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At First Dakota Public Hearing, Comments To Snyderville Commission Are Mostly Hardball

Summit County

The Snyderville Planning Commission, hosting their first public hearing for the large Dakota Pacific proposal at Kimball Junction, heard from speakers mostly critical of the plan.

A number of them urged the Snyderville Commisisoners to recommend a denial.   They argued the project will accelerate growth in the  area, and said the county can do better with a large, important piece of property at the entryway to Park City.

About a dozen people spoke to the Snyderville Commission.   They included two of the former County Commissioners who, in 2008, gave an approval to the Boyer Company for an office park devoted to research and technical business.

One of those, Bob Richer, noted that the Boyer approval preserved parcels of open space, kept 800 units from being spread across the hillside and acquired land for the Kimball Junction transit center.

He said while he’s open to improvements on that legacy, the Dakota proposal, with up to 1.3 million square feet  of residential, office and commercial, highlights the type of uses that would accelerate growth.

He said the development has a high bar to comply with the Snyderville Code provision 2.3—which says the county can’t create new density unless it receives a compelling public benefit.    

“You’re giving up leverage and control to solve two problems, but you’re not solving the problems.  You’re accelerating development which may lead to additional unforeseen problems and issues.  This proposal’s premature.   It is not ripe.  A No vote leads to more negotiation and more negotiation could lead to a more elegant solution.  You need to feel the magic.  What you feel is a queasy sensation in your stomach because there is no magic here.”

He said they shouldn’t approve the project when they don’t know what will come of hoped-for improvements, like an overpass crossing 224 at the MacDonald’s intersection.     

“You want a giant roundabout with a pedestrian walkway above?  Well then, you would probably need to condemn one of the top-producing MacDonald’s in our region, and a Well’s Fargo bank building and others.   Not easy.  Lots of lawyers involved.  Lots of time, and lots of money.  That’s reality.   You need time and money to make these transportation traffic changes.   Where’s the money going to come from?   Prior to the middle of March, I would have said that the chances of us getting another Winter Olympics were great.  But who knows now?   Perhaps the idea of assembling people from all over the world in one place will no longer be a reality, in this age of pandemic.  I don’t know.   But don’t you think it would be wise to wait and see if we get the Olympics, and if we get the $50 million-plus we would need in federal money to redo the intersection before we do anything to accelerate growth and traffic congestion.”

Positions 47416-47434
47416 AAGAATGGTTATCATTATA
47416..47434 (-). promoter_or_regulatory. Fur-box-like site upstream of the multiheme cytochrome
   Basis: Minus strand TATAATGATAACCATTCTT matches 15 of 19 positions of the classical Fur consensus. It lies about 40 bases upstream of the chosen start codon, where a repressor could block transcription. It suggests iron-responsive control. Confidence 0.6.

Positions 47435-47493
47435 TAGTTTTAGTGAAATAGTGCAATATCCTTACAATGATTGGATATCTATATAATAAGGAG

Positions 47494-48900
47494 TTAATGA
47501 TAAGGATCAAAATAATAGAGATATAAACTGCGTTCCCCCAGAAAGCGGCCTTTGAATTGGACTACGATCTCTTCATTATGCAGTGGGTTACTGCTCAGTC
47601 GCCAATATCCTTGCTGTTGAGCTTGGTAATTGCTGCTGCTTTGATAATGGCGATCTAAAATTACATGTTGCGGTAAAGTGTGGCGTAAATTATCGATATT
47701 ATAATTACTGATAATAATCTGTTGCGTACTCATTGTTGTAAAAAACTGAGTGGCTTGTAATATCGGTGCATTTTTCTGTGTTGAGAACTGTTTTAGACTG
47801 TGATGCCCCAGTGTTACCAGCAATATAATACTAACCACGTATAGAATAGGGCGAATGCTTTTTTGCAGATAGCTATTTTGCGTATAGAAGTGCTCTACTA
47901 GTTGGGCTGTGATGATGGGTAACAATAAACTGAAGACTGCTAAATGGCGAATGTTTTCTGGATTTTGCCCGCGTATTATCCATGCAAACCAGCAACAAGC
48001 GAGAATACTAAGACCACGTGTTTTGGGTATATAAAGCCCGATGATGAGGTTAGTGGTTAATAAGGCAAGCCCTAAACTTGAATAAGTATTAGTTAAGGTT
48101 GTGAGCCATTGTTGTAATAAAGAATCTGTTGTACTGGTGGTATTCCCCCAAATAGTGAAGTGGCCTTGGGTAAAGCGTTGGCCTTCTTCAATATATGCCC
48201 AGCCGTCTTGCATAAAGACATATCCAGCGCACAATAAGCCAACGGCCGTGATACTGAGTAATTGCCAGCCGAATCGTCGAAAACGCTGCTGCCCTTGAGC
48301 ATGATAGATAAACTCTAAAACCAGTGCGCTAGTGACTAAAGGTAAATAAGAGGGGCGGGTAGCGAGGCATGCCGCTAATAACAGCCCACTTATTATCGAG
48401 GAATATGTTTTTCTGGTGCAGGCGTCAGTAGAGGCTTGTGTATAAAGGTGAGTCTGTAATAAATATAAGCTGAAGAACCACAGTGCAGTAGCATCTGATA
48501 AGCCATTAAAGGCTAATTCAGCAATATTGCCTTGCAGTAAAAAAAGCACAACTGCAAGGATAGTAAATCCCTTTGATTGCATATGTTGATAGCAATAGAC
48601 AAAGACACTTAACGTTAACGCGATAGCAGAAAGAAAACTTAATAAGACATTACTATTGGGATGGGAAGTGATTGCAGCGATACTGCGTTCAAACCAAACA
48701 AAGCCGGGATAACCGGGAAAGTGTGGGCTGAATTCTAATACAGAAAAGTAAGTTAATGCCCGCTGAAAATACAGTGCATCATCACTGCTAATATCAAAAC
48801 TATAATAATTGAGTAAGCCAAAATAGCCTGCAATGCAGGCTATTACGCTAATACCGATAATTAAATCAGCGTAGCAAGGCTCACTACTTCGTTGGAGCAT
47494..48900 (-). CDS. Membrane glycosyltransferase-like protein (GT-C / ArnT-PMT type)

He urged the Snyderville Commisisoners to be tough negotiators and to unanimously deny the project.        

“Think about what it will be like to drive by this project in 20 years with your now-adult children in your car.   Will you take pride in what you’ve done here, or will you be ashamed?   I wish you the former, I fear the latter.”

In other comments, Kathy Mears said the plan looks attractive.   But this is a project for an expanding urban area, and Snydeville isn’t that.     She said a planned 1100 residences in the project isn’t good news.      

“This is being touted as a community benefit.  And I have not encountered anyone who thinks 1100 more units at Kimball Junction will be a community benefit, unless perhaps they don’t understand the ramifications of 1100 units that we all know, people will get in their cars and drive.  And that’s not going to be 1100 people, that’s going to be 2200 people, 3300 people.  How many children in the school district.   You know, nobody’s even talking about that.”

Todd Hauber, the Park City School District’s business administrator, said while the county cannot legally consider school impacts, the residential in the project could generate 500 students—enough for a new school.    He said District leaders were hoping they could have been brought into the conversation.

Basin activist, and former Snyderville Commissioner Debbie Scoggan said she’s sick over the plan.

And Sally Elliott, another of the County Commissioners who approved the Boyer plan, said this spot is their last chance to get some high-end economic diversity.     

“As our community warms, as we lose our snow, as destination travel becomes problematic, please say No to this project.  The developers have done an amazing job of interpreting our Code and trying to understand what we’re really looking for.  But, guess what, we really need to preserve this site to promote some sort of other kind of employment than we have now because we won’t be a destination ski resort forever.”

But Dakota Pacific had their supporters too.   Gordie Hall said that Utah is growing, and Dakota’s plan is the kind of transit-oriented project that will reduce traffic over time.

And Tim Anker said they need to encourage the kind of business that won’t be restricted to research and tech.       

“Dakota Pacific is proposing far less office space than is currently entitled in this project.  But I think that losing the restrictions of research and technology would allow very legitimate companies with good-paying jobs to come into the market, provide economic diversity for the citizens of our county.”

The Snyderville Commission did not make a decision.   The public hearing has been continued to their meeting on July 28th.

Known for getting all the facts right, as well as his distinctive sign-off, Rick covered Summit County meetings and issues for 35 years on KPCW. He now heads the Friday Film Review team.
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